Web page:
Tag Archives: Frutti di Mare

Insalata di Polpo, Octopus salad

July 28, 2013

Carlo is always fishing, at this moment Octopus is abundant and he catches a lot. Antipasto served at the bar under the almond trees you will find this delicious octopus salad.

Insalata di Polpo
Serves 8 antipasto plates
1 1/3 pds (600 grams) octopus (preferably fresh)
2 cloves of garlic
2 cups (473 ml) Extra Virgin Olive Oil
2 cups (473 ml) lemon juice
1 bunch flat-leaf parsley
1 fresh green chili pepper
1 pinch of sea salt
1 carrot (peeled)
2 celery stalks (peeled)
1 lemon (zest removed and juiced)

Place the Extra Virgin Olive Oil into a large bowl and add the following.
Minced and pasted garlic with sea salt, finely chop the green chili,  lemon minced zest of lemon and salt.
Wash, peel, and cut the stalks of celery and carrots into uniform small pieces and add to oil mixture

I a large sauce pan filled 3/4 in volume with water. Cover with a lid and turn on high heat and bring to a boil.
Rinse the Octopus and if you want, clean out the head and eyes.
When the water is boiling, insert a fork in your head and dip the Octopus in and out of the water allowing the tentacles to curl upward. When you see this has occurred emerge the Octopus into the water and let simmer at medium heat for 25-30 minutes.
The Octopus texture is chewy, so if you boil it for a few minutes too long it wouldn’t make a difference.

Let octopus cool and cut into bite sized pieces.
Mix the Octopus into the bowl of marinade, taste and adjust if you need more salt.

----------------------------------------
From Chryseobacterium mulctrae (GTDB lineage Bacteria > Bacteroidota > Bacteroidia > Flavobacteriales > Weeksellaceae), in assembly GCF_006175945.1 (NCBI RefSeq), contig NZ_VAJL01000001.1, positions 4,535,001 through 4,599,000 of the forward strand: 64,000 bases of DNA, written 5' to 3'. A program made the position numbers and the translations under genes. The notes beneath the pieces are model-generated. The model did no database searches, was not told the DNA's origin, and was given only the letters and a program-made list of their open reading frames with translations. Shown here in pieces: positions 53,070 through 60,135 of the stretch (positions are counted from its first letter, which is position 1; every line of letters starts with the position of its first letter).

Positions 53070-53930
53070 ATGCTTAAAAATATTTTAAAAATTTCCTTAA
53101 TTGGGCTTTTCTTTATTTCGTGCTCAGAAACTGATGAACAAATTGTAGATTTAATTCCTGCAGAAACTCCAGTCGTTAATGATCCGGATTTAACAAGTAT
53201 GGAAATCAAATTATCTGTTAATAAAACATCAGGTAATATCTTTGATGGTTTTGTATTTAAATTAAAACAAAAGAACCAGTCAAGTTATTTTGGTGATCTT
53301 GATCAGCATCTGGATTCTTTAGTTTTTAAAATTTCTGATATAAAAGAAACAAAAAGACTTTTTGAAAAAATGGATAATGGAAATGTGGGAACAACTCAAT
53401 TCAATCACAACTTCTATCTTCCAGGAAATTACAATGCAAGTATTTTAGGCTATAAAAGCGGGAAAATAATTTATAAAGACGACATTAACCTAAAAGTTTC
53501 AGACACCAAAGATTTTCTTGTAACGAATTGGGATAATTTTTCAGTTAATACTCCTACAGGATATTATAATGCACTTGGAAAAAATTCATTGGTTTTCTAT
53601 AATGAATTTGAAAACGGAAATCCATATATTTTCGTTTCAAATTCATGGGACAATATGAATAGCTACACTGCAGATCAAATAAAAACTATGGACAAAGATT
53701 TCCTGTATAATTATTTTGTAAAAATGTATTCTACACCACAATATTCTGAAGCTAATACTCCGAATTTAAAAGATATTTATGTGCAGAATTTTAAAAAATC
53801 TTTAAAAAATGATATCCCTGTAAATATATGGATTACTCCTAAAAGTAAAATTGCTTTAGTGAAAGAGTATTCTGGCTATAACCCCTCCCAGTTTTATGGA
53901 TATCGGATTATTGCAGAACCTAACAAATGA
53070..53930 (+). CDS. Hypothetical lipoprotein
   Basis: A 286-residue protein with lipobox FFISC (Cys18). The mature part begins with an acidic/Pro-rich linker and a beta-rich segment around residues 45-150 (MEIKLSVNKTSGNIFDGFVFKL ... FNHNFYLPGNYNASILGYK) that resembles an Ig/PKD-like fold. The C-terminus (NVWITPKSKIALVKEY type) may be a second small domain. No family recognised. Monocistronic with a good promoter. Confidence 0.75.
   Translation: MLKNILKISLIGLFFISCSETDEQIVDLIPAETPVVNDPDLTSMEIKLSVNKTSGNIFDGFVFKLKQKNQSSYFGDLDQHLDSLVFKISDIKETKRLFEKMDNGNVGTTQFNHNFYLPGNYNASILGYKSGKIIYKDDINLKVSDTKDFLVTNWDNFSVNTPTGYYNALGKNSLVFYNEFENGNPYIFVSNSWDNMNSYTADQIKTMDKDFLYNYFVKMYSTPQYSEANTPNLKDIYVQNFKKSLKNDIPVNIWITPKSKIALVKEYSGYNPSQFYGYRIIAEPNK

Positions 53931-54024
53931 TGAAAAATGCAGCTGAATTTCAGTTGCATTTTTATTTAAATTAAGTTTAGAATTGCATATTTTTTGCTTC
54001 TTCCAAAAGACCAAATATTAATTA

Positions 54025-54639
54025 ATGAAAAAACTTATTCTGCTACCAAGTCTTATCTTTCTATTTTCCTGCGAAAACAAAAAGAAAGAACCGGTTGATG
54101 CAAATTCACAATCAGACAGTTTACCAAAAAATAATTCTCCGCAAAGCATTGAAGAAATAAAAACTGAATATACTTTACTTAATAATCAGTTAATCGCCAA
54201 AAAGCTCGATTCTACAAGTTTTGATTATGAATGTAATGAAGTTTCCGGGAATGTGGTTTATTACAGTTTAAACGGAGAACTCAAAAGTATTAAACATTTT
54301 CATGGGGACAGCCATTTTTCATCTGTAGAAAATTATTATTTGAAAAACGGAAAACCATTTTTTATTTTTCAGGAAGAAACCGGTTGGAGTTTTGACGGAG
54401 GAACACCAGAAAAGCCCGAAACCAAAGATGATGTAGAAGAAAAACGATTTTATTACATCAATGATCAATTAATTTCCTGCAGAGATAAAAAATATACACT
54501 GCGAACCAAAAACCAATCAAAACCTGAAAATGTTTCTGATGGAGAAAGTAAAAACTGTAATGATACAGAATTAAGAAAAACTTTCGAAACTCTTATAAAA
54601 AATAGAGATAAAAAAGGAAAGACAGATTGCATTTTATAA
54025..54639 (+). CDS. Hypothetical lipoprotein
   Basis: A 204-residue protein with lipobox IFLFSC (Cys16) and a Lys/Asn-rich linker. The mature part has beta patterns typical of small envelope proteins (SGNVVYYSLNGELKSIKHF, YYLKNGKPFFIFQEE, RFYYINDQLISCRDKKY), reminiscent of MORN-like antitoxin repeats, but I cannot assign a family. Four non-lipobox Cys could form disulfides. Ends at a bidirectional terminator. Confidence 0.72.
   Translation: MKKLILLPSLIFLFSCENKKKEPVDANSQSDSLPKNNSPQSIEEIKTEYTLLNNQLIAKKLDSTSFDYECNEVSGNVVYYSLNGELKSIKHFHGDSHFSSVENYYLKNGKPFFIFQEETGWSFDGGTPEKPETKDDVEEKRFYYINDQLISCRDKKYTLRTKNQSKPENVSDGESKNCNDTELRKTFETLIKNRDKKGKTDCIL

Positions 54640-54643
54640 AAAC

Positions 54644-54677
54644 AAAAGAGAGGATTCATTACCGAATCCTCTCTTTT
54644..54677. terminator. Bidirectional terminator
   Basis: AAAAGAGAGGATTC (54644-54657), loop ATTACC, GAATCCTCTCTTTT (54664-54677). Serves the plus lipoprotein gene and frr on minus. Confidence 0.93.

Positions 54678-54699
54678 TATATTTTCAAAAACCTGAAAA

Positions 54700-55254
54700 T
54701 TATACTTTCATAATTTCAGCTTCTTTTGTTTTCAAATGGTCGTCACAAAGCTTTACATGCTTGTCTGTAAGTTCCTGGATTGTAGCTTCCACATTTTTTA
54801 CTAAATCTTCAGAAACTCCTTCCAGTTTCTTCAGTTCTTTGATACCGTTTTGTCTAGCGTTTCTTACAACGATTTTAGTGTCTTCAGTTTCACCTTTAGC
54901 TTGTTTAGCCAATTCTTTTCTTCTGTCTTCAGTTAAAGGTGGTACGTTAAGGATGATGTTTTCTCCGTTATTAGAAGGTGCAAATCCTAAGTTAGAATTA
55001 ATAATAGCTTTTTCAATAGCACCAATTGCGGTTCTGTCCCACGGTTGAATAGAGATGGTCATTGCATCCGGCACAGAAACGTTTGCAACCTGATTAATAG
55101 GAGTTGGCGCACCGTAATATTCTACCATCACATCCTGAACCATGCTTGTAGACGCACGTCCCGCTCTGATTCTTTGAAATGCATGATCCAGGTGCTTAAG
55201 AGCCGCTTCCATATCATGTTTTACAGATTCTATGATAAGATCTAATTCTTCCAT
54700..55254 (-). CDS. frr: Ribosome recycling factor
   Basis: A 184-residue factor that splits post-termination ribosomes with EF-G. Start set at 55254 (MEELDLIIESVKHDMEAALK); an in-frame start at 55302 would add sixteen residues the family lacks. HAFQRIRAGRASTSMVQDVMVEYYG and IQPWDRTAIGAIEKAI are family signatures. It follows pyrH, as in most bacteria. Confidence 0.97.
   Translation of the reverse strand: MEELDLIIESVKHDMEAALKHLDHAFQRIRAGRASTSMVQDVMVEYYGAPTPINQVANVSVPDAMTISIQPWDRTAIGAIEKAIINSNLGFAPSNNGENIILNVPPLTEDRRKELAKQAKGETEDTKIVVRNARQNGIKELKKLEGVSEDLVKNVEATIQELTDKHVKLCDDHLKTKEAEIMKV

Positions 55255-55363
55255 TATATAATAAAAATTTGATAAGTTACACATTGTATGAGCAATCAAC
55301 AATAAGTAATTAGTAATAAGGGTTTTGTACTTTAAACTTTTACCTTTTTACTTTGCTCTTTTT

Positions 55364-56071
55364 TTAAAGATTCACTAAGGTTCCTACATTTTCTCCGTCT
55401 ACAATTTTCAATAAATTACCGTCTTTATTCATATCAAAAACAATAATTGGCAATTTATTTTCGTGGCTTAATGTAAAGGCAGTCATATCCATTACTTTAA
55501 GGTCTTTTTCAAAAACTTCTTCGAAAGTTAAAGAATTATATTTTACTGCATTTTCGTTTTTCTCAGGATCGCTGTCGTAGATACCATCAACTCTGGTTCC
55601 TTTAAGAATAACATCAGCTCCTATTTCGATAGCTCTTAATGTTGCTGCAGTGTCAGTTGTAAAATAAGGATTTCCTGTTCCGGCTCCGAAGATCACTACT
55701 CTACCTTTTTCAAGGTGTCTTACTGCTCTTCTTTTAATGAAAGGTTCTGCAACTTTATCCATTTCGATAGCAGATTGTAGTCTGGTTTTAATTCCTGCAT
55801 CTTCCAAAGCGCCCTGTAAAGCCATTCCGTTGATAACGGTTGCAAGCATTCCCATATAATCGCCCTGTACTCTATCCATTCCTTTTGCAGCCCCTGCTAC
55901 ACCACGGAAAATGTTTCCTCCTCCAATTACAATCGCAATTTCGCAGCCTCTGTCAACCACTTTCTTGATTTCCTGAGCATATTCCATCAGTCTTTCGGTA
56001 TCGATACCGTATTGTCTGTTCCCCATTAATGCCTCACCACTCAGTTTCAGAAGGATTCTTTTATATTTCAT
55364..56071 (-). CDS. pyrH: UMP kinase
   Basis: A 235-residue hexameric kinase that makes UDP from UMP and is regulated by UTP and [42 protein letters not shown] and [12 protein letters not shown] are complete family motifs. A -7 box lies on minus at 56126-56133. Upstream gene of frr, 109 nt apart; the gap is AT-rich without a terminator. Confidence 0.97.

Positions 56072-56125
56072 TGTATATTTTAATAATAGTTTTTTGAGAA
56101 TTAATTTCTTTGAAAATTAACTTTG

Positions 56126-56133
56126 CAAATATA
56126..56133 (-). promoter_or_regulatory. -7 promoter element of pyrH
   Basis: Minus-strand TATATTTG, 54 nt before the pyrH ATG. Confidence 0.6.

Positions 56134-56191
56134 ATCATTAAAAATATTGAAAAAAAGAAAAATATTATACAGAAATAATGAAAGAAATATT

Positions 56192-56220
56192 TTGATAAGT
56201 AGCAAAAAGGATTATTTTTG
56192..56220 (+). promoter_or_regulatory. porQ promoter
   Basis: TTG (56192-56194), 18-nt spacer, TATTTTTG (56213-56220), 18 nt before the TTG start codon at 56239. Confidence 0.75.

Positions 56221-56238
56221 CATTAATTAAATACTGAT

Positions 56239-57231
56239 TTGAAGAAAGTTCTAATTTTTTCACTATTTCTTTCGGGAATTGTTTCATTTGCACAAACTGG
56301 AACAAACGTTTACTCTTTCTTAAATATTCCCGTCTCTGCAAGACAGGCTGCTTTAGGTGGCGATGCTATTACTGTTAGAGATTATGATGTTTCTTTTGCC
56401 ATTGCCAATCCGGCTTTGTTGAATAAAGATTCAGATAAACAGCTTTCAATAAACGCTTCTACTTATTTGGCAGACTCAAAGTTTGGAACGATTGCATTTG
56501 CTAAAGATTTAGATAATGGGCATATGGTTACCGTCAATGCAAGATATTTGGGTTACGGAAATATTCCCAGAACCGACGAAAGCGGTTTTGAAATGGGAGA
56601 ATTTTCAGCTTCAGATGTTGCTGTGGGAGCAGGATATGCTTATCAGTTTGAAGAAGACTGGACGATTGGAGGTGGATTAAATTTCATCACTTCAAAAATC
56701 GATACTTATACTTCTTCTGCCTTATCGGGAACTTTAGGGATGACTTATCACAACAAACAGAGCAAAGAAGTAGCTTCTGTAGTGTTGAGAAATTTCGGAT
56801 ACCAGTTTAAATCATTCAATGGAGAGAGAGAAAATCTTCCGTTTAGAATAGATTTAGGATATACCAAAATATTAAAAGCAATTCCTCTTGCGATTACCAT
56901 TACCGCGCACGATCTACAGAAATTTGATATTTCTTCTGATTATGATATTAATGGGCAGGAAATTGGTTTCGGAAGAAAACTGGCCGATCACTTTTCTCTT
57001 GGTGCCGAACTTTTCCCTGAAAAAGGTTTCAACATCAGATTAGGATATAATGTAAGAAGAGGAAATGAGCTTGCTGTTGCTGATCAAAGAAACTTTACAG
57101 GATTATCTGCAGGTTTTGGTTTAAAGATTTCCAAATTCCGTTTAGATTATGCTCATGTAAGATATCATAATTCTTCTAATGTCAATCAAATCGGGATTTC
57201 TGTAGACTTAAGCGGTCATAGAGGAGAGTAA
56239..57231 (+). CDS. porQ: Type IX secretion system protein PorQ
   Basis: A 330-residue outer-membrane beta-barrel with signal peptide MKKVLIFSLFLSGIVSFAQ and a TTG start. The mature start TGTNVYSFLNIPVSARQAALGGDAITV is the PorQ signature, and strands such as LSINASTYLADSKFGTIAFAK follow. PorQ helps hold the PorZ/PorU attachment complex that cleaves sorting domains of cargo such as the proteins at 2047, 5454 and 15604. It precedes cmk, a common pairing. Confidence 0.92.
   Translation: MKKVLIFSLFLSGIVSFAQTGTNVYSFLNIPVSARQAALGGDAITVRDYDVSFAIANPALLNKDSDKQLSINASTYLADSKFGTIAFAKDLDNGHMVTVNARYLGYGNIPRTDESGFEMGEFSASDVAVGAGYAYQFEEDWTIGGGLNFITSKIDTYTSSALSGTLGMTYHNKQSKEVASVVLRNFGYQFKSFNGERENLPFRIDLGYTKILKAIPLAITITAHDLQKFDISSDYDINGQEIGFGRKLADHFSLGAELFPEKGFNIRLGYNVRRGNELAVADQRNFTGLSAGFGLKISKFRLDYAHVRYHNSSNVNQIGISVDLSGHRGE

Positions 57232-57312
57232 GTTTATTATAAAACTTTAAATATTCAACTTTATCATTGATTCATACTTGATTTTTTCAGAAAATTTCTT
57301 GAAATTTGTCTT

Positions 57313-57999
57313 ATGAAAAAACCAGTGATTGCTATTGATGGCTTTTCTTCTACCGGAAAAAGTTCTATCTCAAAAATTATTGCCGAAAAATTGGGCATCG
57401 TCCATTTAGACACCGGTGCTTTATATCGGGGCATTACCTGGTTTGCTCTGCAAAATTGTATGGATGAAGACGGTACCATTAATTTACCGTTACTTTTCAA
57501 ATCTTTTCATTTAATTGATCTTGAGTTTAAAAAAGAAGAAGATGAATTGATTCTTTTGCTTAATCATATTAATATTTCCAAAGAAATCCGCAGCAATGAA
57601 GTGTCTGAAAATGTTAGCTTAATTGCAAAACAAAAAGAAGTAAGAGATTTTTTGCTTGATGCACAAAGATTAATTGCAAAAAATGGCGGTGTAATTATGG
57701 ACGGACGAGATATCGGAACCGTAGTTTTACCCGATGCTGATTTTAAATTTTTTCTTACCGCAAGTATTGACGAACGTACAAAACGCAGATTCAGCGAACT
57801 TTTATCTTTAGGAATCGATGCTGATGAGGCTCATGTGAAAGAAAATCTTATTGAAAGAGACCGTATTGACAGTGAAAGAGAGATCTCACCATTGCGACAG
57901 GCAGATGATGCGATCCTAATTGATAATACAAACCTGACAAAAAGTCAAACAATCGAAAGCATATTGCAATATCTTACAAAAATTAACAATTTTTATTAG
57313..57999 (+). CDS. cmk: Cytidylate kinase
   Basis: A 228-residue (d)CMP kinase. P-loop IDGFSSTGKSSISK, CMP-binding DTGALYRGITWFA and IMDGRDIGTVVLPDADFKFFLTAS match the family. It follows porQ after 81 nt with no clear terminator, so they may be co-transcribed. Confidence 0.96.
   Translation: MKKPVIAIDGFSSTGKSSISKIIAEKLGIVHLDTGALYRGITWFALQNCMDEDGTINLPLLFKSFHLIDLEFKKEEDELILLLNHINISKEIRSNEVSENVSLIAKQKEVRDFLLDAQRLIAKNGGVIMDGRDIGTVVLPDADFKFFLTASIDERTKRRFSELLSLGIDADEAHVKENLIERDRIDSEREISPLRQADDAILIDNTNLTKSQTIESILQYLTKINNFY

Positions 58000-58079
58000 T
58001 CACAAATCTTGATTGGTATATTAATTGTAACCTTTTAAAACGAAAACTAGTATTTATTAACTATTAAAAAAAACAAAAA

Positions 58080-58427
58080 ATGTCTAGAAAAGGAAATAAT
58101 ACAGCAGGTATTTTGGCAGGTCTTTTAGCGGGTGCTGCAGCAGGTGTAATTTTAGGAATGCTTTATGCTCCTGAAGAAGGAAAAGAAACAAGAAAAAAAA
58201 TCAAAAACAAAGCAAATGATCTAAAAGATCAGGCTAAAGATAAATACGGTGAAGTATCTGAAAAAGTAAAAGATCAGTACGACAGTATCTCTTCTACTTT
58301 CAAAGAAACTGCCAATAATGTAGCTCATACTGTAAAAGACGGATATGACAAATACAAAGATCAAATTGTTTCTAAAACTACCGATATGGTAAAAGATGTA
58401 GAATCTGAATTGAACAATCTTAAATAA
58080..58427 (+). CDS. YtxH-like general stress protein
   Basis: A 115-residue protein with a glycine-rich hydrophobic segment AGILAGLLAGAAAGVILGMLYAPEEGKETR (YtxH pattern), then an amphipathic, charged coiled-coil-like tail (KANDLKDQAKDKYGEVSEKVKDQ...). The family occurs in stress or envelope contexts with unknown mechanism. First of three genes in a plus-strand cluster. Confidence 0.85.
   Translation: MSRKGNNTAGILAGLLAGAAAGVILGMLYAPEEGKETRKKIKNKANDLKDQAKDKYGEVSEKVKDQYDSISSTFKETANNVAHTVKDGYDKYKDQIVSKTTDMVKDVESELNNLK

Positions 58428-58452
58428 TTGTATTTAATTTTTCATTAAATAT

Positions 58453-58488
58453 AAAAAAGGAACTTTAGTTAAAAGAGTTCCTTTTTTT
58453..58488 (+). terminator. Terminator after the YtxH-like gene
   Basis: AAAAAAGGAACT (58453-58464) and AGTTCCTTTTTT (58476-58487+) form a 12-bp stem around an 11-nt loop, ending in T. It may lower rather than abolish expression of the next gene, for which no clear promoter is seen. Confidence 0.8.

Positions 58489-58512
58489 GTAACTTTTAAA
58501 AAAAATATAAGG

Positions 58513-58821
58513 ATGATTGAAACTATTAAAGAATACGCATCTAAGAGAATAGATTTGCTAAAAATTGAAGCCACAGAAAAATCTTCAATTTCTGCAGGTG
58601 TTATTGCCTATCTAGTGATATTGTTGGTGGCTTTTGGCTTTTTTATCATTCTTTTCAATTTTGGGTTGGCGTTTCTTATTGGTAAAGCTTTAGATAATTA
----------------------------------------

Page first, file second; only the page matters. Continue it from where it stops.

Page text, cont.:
Let the salad to stand and marinate for a few hours but  if you don’t  have this time, it will becomes delicious nonetheless.

Just before serving, chopped the parsley and mix it in.

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Spaghetti frutti di mare

April 28, 2013

This dish features a selection of our native seafood which literally hangs out on the coastal cliffs here in Pantelleria. What you see in the photo below is a little mollusk called Patelle in the local dialect. Limpet in English, it lives on the rocks by the sea. As the tide shifts, it’s easy to pluck them from the rocks. The other shell, is a sea snail called Babbaluci in Sicilian and the bright red anemones (Beadlet) are Pomodori di Mare. Together these create a flavorful Frutti di mare pasta sauce. It’s important to cook with the shells attached as they add to create a beautiful broth of the sea flavoring the sauce.
Enjoy this pasta with a glass of dry white wine.

Wish you all a great week.

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Spaghetti frutti di mare
Serves 4

1 medium pot with lid filled with water
1 teaspon sea salt
1lb ( 450 gram) spaghetti
1 large saute sauce pan
1 Tablespoon olive oil
2 cloves garlic, peeled and minced
1/2 teaspoon dried chili flakes
4 lbs (1.8 kilo) mixed shellfish and seafood (be sure to examine the seafood and give it a rinse to clean it off prior)
1/2 cup (1.2 dl) white wine
3 cups (7.1 dl) tomato sauce
Salt and white pepper to taste
1/4 cup fresh flat-leaf parsley, coarsely chopped

Place medium sized pot filled with water one teaspoon of sea salt and lid on top onto the large burner turn on the heat and bring to a rolling boil. Place your large saute pan over medium heat add olive oil. Add the garlic into a pan have a wooden spoon handy and stir the garlic it will turn to a light white color, add the dried chili flakes, stir again,  add the seafood and the wine.  Let simmer together so as to allow the shells and the seafood to lend their essence to the sauce. Add the tomato sauce, salt and pepper to taste. When the pot of water for the pasta is boiling cook the spaghetti according to the instructions on package. When the pasta is cooked to the texture you desire, strain from the water using a colander. Add pasta to the sauce and  mix. Portion the pasta onto plats, sprinkle the parsley over the top for garnish.

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